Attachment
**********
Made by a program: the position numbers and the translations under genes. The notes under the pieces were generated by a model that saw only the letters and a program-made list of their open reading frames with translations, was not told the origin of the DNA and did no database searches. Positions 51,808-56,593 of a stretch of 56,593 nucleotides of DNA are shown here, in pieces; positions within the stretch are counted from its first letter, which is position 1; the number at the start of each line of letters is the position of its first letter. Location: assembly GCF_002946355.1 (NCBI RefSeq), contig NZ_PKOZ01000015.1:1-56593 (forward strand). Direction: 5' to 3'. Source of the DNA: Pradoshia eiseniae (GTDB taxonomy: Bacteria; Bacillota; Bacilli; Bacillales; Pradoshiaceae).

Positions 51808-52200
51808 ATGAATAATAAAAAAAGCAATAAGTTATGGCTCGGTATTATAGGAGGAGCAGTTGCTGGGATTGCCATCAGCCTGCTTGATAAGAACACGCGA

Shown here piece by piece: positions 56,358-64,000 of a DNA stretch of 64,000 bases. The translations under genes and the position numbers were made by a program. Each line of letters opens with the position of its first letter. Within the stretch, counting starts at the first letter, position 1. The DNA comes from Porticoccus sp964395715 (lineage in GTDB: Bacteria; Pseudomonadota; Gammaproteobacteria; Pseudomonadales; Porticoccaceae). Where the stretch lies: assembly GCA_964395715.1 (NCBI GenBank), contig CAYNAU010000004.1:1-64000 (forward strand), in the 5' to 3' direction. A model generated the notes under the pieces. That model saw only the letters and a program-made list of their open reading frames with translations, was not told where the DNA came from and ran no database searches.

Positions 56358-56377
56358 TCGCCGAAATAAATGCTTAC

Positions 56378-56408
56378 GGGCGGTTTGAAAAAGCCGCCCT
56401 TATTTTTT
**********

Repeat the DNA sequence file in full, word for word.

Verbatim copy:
Made by a program: the position numbers and the translations under genes. The notes under the pieces were generated by a model that saw only the letters and a program-made list of their open reading frames with translations, was not told the origin of the DNA and did no database searches. Positions 51,808-56,593 of a stretch of 56,593 nucleotides of DNA are shown here, in pieces; positions within the stretch are counted from its first letter, which is position 1; the number at the start of each line of letters is the position of its first letter. Location: assembly GCF_002946355.1 (NCBI RefSeq), contig NZ_PKOZ01000015.1:1-56593 (forward strand). Direction: 5' to 3'. Source of the DNA: Pradoshia eiseniae (GTDB taxonomy: Bacteria; Bacillota; Bacilli; Bacillales; Pradoshiaceae).

Positions 51808-52200
51808 ATGAATAATAAAAAAAGCAATAAGTTATGGCTCGGTATTATAGGAGGAGCAGTTGCTGGGATTGCCATCAGCCTGCTTGATAAGAACACGCGA

Shown here piece by piece: positions 56,358-64,000 of a DNA stretch of 64,000 bases. The translations under genes and the position numbers were made by a program. Each line of letters opens with the position of its first letter. Within the stretch, counting starts at the first letter, position 1. The DNA comes from Porticoccus sp964395715 (lineage in GTDB: Bacteria; Pseudomonadota; Gammaproteobacteria; Pseudomonadales; Porticoccaceae). Where the stretch lies: assembly GCA_964395715.1 (NCBI GenBank), contig CAYNAU010000004.1:1-64000 (forward strand), in the 5' to 3' direction. A model generated the notes under the pieces. That model saw only the letters and a program-made list of their open reading frames with translations, was not told where the DNA came from and ran no database searches.

Positions 56358-56377
56358 TCGCCGAAATAAATGCTTAC

Positions 56378-56408
56378 GGGCGGTTTGAAAAAGCCGCCCT
56401 TATTTTTT